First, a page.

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Not My Kind Of Music

November 12, 2021

Do you remember TV show “Name That Tune”? The contestants were supposed to guess a song in the fewest number of notes. You’ve probably had it happen at times. A song comes on the radio and in the first few notes you instantly know the song.

Cars can sing songs too. And just as you can sometimes spot a song from the first few notes, it’s possible to recognize the song a car sings from a few seconds. My wife’s car was recently singing. I recognized the song immediately.

Have you ever heard brakes squeal? Did you know that when your brakes start squealing there is technically nothing wrong with them? It just means they are getting close to needing replacement.

I didn’t understand that when I started working on cars. The idea that a product would literally squeal to tell you it needs to be replaced is a kind of cool idea. And that sound? It’s like fingers on chalkboards.

My wife’s car didn’t squeal at her, or me. But, it was singing none the less.

If you ignore the squealing long enough eventually your back pads will wear out. And at that point, they make a different noise. Not a squeal. It’s more of a “smoosh.” That’s the song her car was singing. I recognized it as soon as I touched the brakes. I have no idea why the brakes didn’t squeal.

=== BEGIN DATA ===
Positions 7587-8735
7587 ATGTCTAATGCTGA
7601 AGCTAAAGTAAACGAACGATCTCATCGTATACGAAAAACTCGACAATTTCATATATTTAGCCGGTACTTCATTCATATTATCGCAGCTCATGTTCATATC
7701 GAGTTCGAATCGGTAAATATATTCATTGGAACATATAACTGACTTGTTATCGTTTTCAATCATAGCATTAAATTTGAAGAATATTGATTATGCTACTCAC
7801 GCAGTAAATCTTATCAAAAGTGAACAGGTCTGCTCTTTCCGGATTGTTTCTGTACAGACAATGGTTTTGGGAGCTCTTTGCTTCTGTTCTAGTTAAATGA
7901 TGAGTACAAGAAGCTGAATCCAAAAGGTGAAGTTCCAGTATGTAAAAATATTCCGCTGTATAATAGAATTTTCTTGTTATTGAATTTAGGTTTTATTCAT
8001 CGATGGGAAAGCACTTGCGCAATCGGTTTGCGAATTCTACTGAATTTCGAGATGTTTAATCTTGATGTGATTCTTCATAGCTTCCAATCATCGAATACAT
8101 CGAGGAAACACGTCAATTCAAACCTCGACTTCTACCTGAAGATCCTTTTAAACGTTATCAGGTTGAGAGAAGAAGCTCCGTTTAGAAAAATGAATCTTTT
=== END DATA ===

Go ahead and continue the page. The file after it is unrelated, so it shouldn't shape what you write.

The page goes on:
Brake pads are typically made of a

sbestos. Some are made of ceramic. You know that dirty stuff that gets on your wheels? That’s brake dust. It’s what comes off as your brake pads wear down.

When they are completely gone, the steel brake pad backing presses against the rotor. The rotor is a large metal dinner plate that fits over the studs on your wheels.

The brake pads press on each side of the rotor to stop the car.

When the brake pad is gone, you get metal on metal. If you press metal on metal long enough the metal heats up and starts to grind patterns into it. The grooves look like a vinyl record. I own several vinyl records and a record player.

The rotor looked more like a big bowl. But, it’s definitely not supposed to have those grooves.

It’s impossible to put a rotor on a record player, of course. And even if you could, a vinyl record has one long continuous groove. I’m pretty sure the rotor’s grooves are not as nicely formatted.

But, just as my vinyl records play a distinctive song, recognizable with just a couple of notes, that rotor also told a story in just a couple of notes.

But, it wasn’t really my kind of music.

Stay safe

Rodney M Bliss is an author, columnist and IT Consultant. His blog updates every weekday. He lives in Pleasant Grove, UT with his lovely wife, thirteen children and grandchildren.

Follow him on
Twitter (@rodneymbliss)
Facebook (www.facebook.com/rbliss)
LinkedIn (www.LinkedIn.com/in/rbliss)
or email him at rbliss at msn dot com

(c) 2021 Rodney M Bliss, all rights reserved

From → car repairs

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